2. I think a feature is better implemented in a different way so I'll change how it works.
3. I don't know how to implement this in our current UI so I will redo it to allow me to add this feature.
4. I think this is cool and current so let's get rid of the old UI without thinking about how users actually use the UI.
UI changes need to be carefully thought out. People don't like change and if the rewrite requires learning a new way of doing things or removes features / ways of doing things users will have problems. The developer of one program I use regularly decided to completely redo the interface which resulted in many complaints and the rating to drop from 5 stars to 1 star. He completely broke the old way of doing things and changed features so the program became essentially useless for many users. Fortunately, he quickly returned to the 'classic' interface and all is good again. If it ain't broke don't fix it is a good rule for UI design.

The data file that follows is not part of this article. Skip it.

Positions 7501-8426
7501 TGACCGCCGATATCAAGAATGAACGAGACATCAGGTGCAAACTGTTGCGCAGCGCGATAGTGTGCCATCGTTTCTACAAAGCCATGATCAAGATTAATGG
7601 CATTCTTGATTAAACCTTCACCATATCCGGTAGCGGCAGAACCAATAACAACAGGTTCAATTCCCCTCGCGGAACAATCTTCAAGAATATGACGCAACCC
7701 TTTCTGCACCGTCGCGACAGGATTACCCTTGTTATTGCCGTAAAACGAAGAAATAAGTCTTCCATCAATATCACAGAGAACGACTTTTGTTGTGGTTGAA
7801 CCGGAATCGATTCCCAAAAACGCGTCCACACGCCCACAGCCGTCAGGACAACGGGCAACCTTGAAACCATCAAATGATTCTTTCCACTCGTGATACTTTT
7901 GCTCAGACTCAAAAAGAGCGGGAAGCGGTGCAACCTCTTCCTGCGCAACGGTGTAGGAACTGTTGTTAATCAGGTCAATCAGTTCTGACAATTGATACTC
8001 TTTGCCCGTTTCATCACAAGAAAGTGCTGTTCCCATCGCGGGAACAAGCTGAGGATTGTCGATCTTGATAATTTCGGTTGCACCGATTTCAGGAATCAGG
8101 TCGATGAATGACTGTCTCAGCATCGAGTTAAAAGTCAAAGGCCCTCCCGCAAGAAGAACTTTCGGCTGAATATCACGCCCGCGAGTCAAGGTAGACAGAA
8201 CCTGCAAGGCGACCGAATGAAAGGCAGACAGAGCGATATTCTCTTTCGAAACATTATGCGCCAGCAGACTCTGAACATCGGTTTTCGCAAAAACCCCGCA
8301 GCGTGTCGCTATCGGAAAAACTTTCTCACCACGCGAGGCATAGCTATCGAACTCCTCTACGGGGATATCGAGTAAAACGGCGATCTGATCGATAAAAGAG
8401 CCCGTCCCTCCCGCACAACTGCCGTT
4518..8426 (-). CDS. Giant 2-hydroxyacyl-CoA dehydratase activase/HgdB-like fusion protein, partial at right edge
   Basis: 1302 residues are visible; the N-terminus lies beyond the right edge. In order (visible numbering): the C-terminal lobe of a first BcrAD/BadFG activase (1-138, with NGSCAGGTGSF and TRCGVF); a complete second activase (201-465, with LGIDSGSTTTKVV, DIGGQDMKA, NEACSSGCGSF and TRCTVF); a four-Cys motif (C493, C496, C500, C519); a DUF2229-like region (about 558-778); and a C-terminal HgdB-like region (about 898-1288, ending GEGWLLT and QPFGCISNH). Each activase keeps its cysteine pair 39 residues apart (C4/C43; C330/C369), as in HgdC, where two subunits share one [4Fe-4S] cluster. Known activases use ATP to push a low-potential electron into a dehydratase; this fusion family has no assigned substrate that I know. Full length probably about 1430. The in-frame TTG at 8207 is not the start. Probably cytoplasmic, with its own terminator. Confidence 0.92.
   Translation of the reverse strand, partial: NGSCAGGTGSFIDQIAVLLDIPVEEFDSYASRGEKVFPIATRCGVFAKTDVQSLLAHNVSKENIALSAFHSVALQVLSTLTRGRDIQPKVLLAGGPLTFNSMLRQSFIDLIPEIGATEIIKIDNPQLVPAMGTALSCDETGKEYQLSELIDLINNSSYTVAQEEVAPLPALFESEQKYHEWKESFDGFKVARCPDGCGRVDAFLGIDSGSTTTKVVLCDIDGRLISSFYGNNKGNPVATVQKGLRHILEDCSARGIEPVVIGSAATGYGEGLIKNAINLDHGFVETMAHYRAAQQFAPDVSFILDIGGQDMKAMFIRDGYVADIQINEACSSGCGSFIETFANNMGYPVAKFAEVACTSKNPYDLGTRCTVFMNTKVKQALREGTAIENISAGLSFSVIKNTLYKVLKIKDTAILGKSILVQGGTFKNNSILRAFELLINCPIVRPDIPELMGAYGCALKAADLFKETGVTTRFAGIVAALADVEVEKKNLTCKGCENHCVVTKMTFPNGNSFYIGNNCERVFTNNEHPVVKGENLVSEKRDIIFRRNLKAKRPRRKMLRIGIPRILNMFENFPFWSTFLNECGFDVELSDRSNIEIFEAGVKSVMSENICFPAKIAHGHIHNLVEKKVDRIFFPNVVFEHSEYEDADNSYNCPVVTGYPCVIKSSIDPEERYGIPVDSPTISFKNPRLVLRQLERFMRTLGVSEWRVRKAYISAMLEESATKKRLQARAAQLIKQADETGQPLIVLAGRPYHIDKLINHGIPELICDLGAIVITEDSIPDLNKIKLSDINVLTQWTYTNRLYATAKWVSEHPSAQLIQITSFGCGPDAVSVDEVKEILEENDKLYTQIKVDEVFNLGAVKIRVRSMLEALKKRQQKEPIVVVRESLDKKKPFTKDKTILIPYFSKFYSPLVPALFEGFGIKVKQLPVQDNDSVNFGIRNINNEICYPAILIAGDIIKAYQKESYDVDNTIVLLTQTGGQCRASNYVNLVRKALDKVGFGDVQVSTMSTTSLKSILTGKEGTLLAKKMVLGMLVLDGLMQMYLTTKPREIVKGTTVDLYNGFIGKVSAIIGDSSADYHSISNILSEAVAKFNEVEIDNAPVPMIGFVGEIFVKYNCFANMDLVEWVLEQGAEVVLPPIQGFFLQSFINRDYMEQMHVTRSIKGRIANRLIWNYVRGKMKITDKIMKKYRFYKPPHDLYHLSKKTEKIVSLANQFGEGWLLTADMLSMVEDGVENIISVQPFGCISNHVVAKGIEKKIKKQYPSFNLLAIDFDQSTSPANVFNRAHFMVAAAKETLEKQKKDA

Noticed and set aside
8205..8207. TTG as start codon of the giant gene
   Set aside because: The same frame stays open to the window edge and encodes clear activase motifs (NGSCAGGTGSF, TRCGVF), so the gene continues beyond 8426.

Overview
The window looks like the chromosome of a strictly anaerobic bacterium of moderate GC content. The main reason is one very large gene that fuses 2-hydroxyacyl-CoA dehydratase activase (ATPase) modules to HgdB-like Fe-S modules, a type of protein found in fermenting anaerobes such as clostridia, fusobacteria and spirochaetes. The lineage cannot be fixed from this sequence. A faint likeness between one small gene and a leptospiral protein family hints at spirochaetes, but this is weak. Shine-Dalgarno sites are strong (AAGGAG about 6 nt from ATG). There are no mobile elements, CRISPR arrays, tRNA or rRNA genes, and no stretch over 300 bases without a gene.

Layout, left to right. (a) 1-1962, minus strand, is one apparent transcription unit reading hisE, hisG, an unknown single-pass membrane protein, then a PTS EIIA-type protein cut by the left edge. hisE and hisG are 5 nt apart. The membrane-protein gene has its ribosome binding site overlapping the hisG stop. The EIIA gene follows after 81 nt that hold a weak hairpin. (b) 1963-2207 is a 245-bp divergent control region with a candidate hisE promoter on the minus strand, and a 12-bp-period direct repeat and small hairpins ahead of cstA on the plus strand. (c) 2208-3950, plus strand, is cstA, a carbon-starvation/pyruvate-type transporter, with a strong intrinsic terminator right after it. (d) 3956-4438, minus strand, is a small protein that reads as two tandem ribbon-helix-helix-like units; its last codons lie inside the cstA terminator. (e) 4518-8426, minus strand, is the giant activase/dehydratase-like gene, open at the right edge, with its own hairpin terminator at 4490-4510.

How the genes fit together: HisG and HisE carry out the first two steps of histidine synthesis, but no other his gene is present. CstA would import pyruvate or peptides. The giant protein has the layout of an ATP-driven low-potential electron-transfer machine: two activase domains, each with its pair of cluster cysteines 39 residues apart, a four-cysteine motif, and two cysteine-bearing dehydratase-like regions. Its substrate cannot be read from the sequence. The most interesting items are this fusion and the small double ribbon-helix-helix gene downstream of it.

You go to the corner store every Saturday to buy gum. The cashier knows you (and your purchase history) and tells you about a new gum that came out. He just violated your ban.
While I agree such a ban would be unworkable, in the case you described I would think there was an implied consent to collect the information you provided based on the purchase.
They are putting personal data like names, photographs on social media. That isn't anything different from having year photographs on school noticeboards and yearbooks.. If they were taking live streamed photographs and recording audio that would be a wiretapping crime.